REVIEW: Falling for the Marine by Samanthe Beck
Dear Ms. Beck:
Like many books these days, the love relationship between the couple happens nearly instantly and the conflict comes after. In order to enjoy this book, you have to overlook that. Chloe Kincaid is a massage therapist who works for a temporary agency that places her all over the US. Her latest gig is in San Clemente with the Camp Pendleton Massage Therapy Clinic.
Chloe’s got restless feet. She doesn’t like permanent relationships and the itinerant nature of her current position suits her perfectly. In a series of incredulous but somewhat plausible events, Chloe ends up getting kicked out of her temporary housing and ends up staying with her neighbor, Major Michael McCade. Michael is a Marine helicopter pilot grounded due to a sciatic back condition. He’s ordered to get massage therapy which he doesn’t want to do. (He’s so uncomfortable he leaves his socks on – a visual I found hilarious).
Chloe’s massage is so fabulous that she and Michael start fulfilling the age old assumption about what really goes on in those massage rooms. While Chloe acknowledges their cliched encounter with the phrase “Happy Endings” I’m still left wondering why Chloe, a professional, would let things get so far out of hand. I guess they are just so swept away by their passion for each other?
Chloe and Michael are put in the position of needing something from each other. Chloe needs a place to stay and Michael needs for her to pose as his fake fiancé. What follows is predictable and the two suffer what most do in a fake engagement. There isn’t anything surprising in this book but the narrative is swift and the banter is quite good. Not just the bedroom banter but the banter between Michael and his doctor friend as well as the interaction between Michael and his CO. In fact, their exchange at the very end of the book was one of my favorites – a perfect injection of humor at a black moment.
This is a category book and there isn’t any deep exploration of feeling and because the narrative moves by so swiftly, there isn’t any lingering over a particular feeling, not a high or a low. I found Chloe irritating at times (rearranging someone’s furniture when you’re a guest seems like the height of rudeness to me). I understood I was supposed to find her flighty but I didn’t think she needed that characterization. Her inability to settle down was due to past failed relationships and the trauma of her parents’ ugly divorce. That she was trying to find her chi in some rude and silly way detracted from her rather than made her character charming.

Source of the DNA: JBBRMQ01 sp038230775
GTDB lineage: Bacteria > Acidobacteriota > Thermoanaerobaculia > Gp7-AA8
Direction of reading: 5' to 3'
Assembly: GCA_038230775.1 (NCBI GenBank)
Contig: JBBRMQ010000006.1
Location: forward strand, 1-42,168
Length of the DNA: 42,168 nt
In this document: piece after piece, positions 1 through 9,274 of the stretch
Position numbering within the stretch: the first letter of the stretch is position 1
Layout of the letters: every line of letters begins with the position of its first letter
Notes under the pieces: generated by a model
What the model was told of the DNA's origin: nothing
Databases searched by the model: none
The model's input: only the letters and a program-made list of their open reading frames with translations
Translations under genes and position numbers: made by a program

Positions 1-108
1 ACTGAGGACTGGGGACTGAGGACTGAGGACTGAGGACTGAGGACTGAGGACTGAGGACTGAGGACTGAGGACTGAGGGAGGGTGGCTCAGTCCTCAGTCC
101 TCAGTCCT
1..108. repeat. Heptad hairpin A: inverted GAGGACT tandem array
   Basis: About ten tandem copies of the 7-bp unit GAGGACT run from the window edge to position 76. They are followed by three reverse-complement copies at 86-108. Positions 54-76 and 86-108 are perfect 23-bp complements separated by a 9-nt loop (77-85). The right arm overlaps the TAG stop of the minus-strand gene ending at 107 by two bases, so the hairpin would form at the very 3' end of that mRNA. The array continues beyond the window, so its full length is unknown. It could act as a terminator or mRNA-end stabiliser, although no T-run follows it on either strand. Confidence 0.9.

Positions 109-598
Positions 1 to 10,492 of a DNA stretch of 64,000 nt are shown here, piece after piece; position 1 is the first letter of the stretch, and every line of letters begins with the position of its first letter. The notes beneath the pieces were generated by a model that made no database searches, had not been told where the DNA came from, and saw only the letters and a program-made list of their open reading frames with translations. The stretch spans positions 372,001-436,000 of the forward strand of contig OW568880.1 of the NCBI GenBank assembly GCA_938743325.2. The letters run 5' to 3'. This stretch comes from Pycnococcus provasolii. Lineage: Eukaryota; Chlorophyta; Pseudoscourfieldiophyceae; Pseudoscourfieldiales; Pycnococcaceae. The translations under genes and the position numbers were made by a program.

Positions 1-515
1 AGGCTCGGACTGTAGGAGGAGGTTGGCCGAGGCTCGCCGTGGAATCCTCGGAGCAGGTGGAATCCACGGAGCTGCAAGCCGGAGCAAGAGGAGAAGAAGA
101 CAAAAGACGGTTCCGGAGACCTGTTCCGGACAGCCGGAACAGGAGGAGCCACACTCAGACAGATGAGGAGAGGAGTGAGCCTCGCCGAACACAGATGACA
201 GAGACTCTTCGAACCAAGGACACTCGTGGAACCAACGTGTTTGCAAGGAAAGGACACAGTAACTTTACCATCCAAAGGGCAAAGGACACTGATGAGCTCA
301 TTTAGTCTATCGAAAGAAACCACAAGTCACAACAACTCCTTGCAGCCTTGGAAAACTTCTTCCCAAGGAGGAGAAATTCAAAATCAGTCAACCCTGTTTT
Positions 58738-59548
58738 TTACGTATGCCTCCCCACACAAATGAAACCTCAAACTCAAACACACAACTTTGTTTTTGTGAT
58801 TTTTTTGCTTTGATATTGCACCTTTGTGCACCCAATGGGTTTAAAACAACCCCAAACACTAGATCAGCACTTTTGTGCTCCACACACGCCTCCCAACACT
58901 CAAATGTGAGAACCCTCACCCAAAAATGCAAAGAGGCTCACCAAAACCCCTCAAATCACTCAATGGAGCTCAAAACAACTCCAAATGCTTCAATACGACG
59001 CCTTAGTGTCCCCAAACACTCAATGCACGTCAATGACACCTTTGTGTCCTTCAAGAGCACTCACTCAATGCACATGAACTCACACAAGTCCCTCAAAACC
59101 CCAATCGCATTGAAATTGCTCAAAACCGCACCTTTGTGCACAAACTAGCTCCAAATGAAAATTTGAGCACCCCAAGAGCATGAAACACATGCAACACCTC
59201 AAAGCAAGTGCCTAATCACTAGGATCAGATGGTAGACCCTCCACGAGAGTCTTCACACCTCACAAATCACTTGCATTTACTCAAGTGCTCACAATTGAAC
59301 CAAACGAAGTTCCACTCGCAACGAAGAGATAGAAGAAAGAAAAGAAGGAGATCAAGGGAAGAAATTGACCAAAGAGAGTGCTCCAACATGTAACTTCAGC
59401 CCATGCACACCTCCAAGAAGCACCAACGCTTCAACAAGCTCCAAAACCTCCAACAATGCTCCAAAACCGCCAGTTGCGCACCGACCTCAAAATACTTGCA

I didn’t love the first McCade book because of what I felt was unnecessary slut shaming and the good thing is I didn’t see that in this book anywhere. The sex is just as hot. Michael is a dirty talker (my fave) and even though I didn’t like Chloe moving the furniture or acting like a dumb ass at her place of business, I still found her character appealing. It’s low priced and I think a reader gets the value of the $2.99 so long as she goes in with the expectation that its a fun, sexy contemporary that will occupy a couple hours of her time. C+
So after reading the discussion of pet peeves yesterday, I’ll go out on a limb and guess that massage therapists should stay away from this one! I think the assumption about “what really goes on in massage rooms” is one that drives legit, professional massage therapists nuts.
Not only is it likely to drive the professionals nuts, but frankly, I think it’s a tad irresponsible of the writer.
My opinion, I freely admit is a more than a bit coloured – I know / am related to various people who are physios / massage therapists, and from their experiences, the ‘assumption’ is not only aggravating, but creep-making and occasionally, dangerous.
I’m not sure why it catches me the wrong way so much, but I think it’s the difference between erotic fantasy and more normative fantasy. In the one, there are boundaries, it’s quite clearly a fantasy and in the other the more real-world presentation (imo) dangerously blurs lines that shouldn’t be blurred.
So…I am a Registered Massage Therapist in Canada, have been for 16 years, did two years of training (mandatory in Ontario) and am registered under the Regulated Health Professions Act. Not only would my College yank my registration in a heartbeat, but I could be charged with sexual abuse for even having a conversation that is sexual in nature.
From the College’s website:
The RHPA defines sexual abuse as:
Sexual intercourse or other forms of physical sexual relations between a health care professional and a patient or client;
Touching, of a sexual nature, of a patient or client by a health care professional;
Behaviour or remarks of a sexual nature by a health care professional towards a patient or client.
Any sexual relationship between a registered health care provider and a client of either sex is professional misconduct. It does not matter if you, as a client, started or wanted the sexual involvement – the health care professional will be held responsible. A professional found guilty of sexual abuse as defined by the RHPA can lose his or her registration and right to practise.
Not sure if it is different in the States, but either way, I would totally cringe my way through this book.
I had a massage therapist friend who started to feel attraction for her client, so she had to cease treating him.
This premise is an instant turn off for me. I expect it would be for many of us who get therapeutic massages regularly. I mean, yuckerama!